Although this family of products has apparently been very stable for thirty years, in reality, it is constantly evolving, following long cycles influenced in particular by innovation and consumer use. Innovation is one of the main factors that make payment methods a lively and dynamic industry.
Conditions for the success of innovations in payment methods
In recent years, the market for means of payment has been in turmoil. A veritable profusion of innovations and projects has resulted in the launch of numerous services for both individuals and companies. This movement is intensifying today with an ever-increasing number of players and investors positioning themselves in this field of activity.
While these initiatives create real wealth and emulation in the market, however, it is often difficult to distinguish between those that bring real added value – and are set to develop – and those that will not meet the conditions for real market acceptance. This brings us back to a fundamental question: what are the conditions for successful innovation in payment methods?
First of all, any new means of payment must be simple and easy to use, practical and secure. It must have the trust of its user. Secondly, demanding consumers put pressure on pricing (when the payment method is not free), which creates constraints from the point of view of the business model and the service’s revenues and operating costs.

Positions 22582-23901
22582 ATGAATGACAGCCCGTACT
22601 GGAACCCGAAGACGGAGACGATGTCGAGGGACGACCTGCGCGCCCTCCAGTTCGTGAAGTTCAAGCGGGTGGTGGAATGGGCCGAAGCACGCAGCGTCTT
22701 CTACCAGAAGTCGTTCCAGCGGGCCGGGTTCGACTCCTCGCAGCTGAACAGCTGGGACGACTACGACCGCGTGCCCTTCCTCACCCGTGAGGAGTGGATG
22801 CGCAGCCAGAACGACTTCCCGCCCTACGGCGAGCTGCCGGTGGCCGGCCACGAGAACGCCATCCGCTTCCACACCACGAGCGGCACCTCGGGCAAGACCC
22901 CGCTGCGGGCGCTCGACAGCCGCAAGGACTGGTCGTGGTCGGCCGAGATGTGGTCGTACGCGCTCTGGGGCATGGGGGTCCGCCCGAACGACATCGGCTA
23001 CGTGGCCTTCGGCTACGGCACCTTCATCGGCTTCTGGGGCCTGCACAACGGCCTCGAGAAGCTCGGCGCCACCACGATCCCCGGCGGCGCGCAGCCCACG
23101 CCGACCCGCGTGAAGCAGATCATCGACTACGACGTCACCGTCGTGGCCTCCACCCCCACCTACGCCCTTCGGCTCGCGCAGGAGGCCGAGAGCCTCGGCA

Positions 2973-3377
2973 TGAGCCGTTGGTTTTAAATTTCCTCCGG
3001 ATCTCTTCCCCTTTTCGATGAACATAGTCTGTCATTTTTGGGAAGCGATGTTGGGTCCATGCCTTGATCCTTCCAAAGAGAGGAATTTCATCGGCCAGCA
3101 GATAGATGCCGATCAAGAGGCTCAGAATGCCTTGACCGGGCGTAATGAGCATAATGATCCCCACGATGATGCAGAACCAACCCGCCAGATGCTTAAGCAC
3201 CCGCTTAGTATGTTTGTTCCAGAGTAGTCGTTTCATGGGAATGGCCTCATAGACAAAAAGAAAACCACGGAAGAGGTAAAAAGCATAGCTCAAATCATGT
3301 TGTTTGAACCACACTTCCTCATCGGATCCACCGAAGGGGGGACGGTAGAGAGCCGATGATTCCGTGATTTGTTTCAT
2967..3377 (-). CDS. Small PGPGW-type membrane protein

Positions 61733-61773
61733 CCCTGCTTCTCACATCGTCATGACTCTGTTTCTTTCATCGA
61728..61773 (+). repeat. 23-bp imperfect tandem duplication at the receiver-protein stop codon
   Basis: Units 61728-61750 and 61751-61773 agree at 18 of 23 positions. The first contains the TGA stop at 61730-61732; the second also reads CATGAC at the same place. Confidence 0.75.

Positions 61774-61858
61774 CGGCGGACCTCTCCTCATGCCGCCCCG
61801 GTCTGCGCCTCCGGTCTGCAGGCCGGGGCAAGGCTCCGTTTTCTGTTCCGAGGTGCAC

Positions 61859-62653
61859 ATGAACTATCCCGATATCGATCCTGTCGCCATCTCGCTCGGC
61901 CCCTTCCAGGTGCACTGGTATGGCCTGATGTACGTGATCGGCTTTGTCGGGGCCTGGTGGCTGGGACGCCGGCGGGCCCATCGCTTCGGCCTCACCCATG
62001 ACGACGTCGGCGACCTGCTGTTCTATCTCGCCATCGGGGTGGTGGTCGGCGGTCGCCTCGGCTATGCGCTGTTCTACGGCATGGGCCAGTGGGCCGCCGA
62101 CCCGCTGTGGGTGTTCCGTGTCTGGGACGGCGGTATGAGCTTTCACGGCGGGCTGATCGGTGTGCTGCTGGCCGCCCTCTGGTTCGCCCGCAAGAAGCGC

In its use, the new payment method must also offer added value compared to existing payment methods. The attractiveness of the proposed offer is decisive.
Finally, and probably the most important condition, the success of its adoption by consumers requires a specific organization of its deployment in the market. In a very particular two-sided market where there is always a payer and a payee, it is necessary to synchronize the use by the two parties so that they meet and work together, regardless of the bank that provided the means of payment. This is what is commonly referred to as the universality of the means of payment. All of these conditions make the adoption of these innovations by customers relatively slow.
In fact, there are almost too many innovative offers, which also limits the ability of some of them to emerge and develop. Moreover, they affect the entire payment chain: the physical support of the offer, the payment process, and the solution itself. A problem of legibility and comprehension for individual customers and businesses is clearly posed.
This area of innovation is attracting a lot of interest from many players – from start-ups and FinTech to GAFA (Google, Apple, Facebook, Amazon) – who are looking to position themselves at the customer relationship level to diversify, and sometimes with very different interests: data monetization, related value-added services, etc.